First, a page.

The entire Cabinet has to be dismissed following the Prime Minister's resignation.[12]

The President can order the Cabinet to carry out its duties until a new Cabinet begins to work.[12] But then it will only be able to implement its duties for no more than 60 days.[13]

The composition of Cabinet is determined by the Parliament of Ukraine on the petition of the Prime Minister of Ukraine (with exception of Minister of Defence and Minister of Foreign Affairs, which candidates are proposed by the President). The legislation on Labor and State Service do not cover regulations of Cabinet's members. Positions of Cabinet of Ministers are political and are regulated by the Constitution of Ukraine and the Law of Ukraine on the Cabinet of Ministers of Ukraine.

The Verkhovna Rada terminates the powers of members of parliament appointed to the Cabinet of Ministers.[14]

2004 Constitutional amendments

The 2004 Constitutional amendments are also erroneously known as the 2004 Constitution of Ukraine. The following amendments were procedurally adopted however as amendments rather than as constitution which requires approval of 2/3 parliament.

Under the terms of Article 83 of Ukraine's Constitution a governing coalition needs to be formed by factions (rather than by individuals) that represent a majority of the parliament (Verkhovna Rada), a "coalition of parliamentary factions" (Ukrainian: Коаліція парламентських партій).[15] A February 2010 law on the parliament's regulations does demand both a decision by the factions and 226 signatures by members of parliament.[16] On 1 October 2010, the Constitutional Court of Ukraine declared the constitutional amendments of 2004 illegal, thus abolishing the principle of coalition creation in the parliament (Constitution of Ukraine).[17][18] In February 2014 the parliament passed a law that reinstated the 2004 amendments of the constitution.[19] Three days later they also terminated the powers of five judges of the Constitutional Court of Ukraine appointed from the parliament's quota, for violating their oath.[20]

Other Central Offices (Agencies) of Executive Authority

Presidential state agencies

Separate central offices (agencies) of Executive Authority

National commissions (regulatory agencies)


This article is part of a series on the
politics and government of
Ukraine portal
party key
Servant of the People
Presidential nominations President Volodymyr Zelensky
Logo Office Incumbent[21]
Prime Minister Oleksiy Honcharuk
Vice Prime Minister (European integration) Dmytro Kuleba
Vice Prime Minister Mykhailo Fedorov[lower-alpha 1]
Minister of Digital Transformation
Minister of Internal Affairs Arsen Avakov
Minister of Foreign Affairs Vadym Prystaiko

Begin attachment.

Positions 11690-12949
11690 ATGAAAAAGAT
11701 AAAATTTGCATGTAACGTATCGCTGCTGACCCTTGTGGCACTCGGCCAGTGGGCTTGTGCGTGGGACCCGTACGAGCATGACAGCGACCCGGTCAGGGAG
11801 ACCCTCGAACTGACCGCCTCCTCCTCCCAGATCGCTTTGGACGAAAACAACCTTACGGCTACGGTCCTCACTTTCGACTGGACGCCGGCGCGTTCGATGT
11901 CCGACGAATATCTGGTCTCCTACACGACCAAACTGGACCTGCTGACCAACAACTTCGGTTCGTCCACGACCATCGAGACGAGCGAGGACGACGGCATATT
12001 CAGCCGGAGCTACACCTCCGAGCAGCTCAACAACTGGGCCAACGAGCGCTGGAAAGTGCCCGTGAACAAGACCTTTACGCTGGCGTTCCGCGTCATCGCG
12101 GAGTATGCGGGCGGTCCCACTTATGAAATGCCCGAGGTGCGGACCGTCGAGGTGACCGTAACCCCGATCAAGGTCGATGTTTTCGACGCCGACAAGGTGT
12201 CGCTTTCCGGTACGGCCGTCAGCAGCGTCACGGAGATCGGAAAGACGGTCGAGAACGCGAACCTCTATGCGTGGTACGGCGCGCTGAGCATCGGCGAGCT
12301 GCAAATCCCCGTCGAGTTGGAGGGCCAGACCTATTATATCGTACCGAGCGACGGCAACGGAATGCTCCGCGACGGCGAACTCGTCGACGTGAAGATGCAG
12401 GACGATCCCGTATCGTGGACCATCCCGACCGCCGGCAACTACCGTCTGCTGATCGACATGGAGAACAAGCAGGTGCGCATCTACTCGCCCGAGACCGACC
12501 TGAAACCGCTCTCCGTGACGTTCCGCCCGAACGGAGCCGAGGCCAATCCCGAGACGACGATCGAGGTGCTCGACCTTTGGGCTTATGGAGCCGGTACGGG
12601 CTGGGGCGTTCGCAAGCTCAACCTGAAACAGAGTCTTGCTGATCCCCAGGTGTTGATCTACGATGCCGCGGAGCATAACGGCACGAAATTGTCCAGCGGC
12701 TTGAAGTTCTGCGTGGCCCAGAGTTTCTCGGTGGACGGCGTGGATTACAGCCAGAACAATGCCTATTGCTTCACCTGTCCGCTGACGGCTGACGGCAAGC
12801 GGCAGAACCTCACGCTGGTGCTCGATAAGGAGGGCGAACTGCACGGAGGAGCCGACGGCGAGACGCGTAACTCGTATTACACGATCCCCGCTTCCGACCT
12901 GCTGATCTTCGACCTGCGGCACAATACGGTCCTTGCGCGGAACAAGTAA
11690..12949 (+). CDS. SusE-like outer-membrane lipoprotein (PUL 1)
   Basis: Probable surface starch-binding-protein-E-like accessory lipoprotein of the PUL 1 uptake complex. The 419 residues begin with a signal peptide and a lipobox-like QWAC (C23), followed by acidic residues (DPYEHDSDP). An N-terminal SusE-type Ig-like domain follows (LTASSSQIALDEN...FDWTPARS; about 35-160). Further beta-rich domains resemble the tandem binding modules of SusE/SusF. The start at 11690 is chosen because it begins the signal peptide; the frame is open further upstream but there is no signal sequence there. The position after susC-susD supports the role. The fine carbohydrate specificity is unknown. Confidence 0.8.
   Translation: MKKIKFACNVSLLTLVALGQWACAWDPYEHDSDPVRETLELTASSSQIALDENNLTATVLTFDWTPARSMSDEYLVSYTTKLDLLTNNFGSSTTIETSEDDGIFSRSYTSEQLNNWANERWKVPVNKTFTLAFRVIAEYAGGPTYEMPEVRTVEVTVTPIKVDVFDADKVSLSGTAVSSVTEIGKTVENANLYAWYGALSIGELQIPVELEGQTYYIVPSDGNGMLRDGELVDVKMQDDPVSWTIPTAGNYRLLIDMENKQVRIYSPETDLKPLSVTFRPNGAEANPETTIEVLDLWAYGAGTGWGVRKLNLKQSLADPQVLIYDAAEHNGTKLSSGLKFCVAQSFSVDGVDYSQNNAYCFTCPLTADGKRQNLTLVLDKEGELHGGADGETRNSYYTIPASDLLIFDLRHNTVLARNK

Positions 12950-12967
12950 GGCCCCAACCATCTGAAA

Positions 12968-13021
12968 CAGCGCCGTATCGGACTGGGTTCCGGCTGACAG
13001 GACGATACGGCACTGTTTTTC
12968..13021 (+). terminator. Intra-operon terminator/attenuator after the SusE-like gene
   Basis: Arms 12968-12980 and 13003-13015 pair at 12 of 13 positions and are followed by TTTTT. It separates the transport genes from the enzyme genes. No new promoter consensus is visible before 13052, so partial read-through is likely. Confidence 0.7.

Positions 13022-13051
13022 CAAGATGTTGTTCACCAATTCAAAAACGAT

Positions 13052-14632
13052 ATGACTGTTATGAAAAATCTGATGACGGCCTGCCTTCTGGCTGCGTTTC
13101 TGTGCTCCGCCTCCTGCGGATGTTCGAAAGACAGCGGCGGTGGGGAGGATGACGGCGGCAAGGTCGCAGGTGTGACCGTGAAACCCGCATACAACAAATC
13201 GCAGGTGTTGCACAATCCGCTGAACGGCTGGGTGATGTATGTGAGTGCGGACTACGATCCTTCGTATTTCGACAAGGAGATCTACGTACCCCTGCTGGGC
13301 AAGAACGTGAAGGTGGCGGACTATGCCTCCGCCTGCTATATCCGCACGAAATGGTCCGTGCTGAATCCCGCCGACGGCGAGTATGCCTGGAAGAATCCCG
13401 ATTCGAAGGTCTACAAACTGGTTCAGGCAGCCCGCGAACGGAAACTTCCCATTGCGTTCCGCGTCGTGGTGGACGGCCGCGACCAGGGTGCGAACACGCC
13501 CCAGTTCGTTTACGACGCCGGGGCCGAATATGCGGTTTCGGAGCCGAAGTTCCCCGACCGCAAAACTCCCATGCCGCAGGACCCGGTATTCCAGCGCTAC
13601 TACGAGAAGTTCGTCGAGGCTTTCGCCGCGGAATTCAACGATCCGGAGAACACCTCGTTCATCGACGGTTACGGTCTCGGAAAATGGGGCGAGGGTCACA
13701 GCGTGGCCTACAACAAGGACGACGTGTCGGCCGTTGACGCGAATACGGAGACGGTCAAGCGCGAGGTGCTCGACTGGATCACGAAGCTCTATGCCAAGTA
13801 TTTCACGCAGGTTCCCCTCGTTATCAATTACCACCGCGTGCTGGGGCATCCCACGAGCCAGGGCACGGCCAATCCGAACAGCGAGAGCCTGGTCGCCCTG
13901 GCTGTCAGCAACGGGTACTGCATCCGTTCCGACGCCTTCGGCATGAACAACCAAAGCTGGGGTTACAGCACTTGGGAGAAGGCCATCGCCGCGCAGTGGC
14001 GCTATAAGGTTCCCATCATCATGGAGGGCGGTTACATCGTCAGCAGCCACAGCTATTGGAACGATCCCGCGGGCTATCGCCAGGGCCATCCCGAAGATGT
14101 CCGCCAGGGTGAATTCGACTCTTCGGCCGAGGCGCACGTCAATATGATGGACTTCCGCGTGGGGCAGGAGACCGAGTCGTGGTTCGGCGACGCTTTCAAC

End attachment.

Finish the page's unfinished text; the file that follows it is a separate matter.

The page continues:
Minister of Finance Oksana Markarova
Minister of Defence Andriy Zahorodniuk
Minister of Social Policy Yuliya Sokolovska
Minister of Temporarily Occupied Territories, IDPs and veterans Oksana Koliada
Minister of Justice Denys Maliuska[lower-alpha 2]
Minister of Healthcare Zoriana Skaletska
Minister of Education Hanna Novosad[lower-alpha 3]
Ministry of Energy Generation and Protection of Environment Oleksiy Orzhel[lower-alpha 4]
Minister of Infrastructure Vladyslav Krykliy[lower-alpha 5]
Minister of Economic Development, Trade and Agriculture Tymofiy Mylovanov
Minister of Development of Communities and Territories Alyona Babak
Minister of Culture, Youth and Sports Volodymyr Borodiansky
Minister of the Cabinet of Ministers Dmytro Dubilet

Government press media

Previous (historic) executive assemblies

Alternative governments

Former and originally established ministries

See also


  1. Fedorov is a non-partisan member of Ukrainian parliament and government.[22]
  2. Maliuska is a non-partisan member of Ukrainian parliament and government.[23]
  3. Novosad is a non-partisan member of Ukrainian parliament and government.[24]
  4. Orzhel is a non-partisan member of Ukrainian parliament and government.[25]
  5. Krykliy is a non-partisan member of Ukrainian parliament and government.[26]


  1. "Official CMU website. Address". March 2017.
  2. "Article 116". Wikisource. Archived from the original on 25 March 2007. Retrieved 23 December 2007.
  3. "Ukrainian Lawmakers Approve Political Novice Honcharuk As Prime Minister". RadioFreeEurope/RadioLiberty. Retrieved 29 August 2019.
  4. "Yanukovych dismisses Sivkovych and Slauta as vice-premiers".
  5. Yanukovych appoints new Cabinet of Ministers, Kyiv Post (24 December 2007)
  6. First National Channel to broadcast governmental meetings, Kyiv Post (19 May 2010)
  7. Ukrainians can submit e-petitions to Cabinet from Aug 29, UNIAN (29 August 2016)
  8. "Official CMU website. Building address". March 2017.
  9. Ukraine's govt approves dismissal of Odesa region governor Stepanov, disloyal to Poroshenko, 112 Ukraine (10 April 2019)
  10. Azarov out for now or out for good as prime minister?, Kyiv Post (3 December 2012)
  12. NSDC secretary sees Azarov as likely candidate for premiership, Kyiv Post (3 December 2012)
  13. Serhiy Arbuzov to head Ukraine govt pending premier's appointment, Interfax-Ukraine (6 February 2014)
  14. Rada terminates mandates of Yatsenyuk, eight members of parliament appointed ministers, Kyiv Post (2 December 2014)
  15. Excerpt from April 12 press conference, Responsibility. Lawfulness. People’s Choice Archived 14 October 2008 at the Wayback Machine, Press office of President Victor Yushchenko (12 April 2007)
  16. Factions' approval, 226 signatures needed to form coalition in Ukraine's parliament, Kyiv Post (12 February 2010)
  17. Summary to the Decision of the Constitutional Court of Ukraine No. 20-rp/2010 dated 30 September 2010 Archived 26 March 2012 at the Wayback Machine
  18. Update: Return to 1996 Constitution strengthens president, raises legal questions, Kyiv Post (1 October 2010)
  19. Ukrainian parliament reinstates 2004 Constitution, Interfax-Ukraine (21 February 2014)
  20. Rada dismisses Constitutional Court judges appointed from its quota, proposes acting president and congress of judges dismiss the rest, Interfax-Ukraine (24 February 2014)
  21. New Cabinet formed in Ukraine The Rada appointed the new Cabinet: Avakov and Markarova remained (РАДА ПРИЗНАЧИЛА НОВИЙ КАБМІН: АВАКОВ І МАРКАРОВА ЛИШИЛИСЬ), Ukrayinska Pravda (29 August 2019)
  22. Mykhailo Fedorov. Central Election Commission.
  23. Denys Maliuska. Central Election Commission.
  24. Hanna Novosad. Central Election Commission.
  25. Oleksiy Orzhel. Central Election Commission.
  26. Vladyslav Krykliy. Central Election Commission.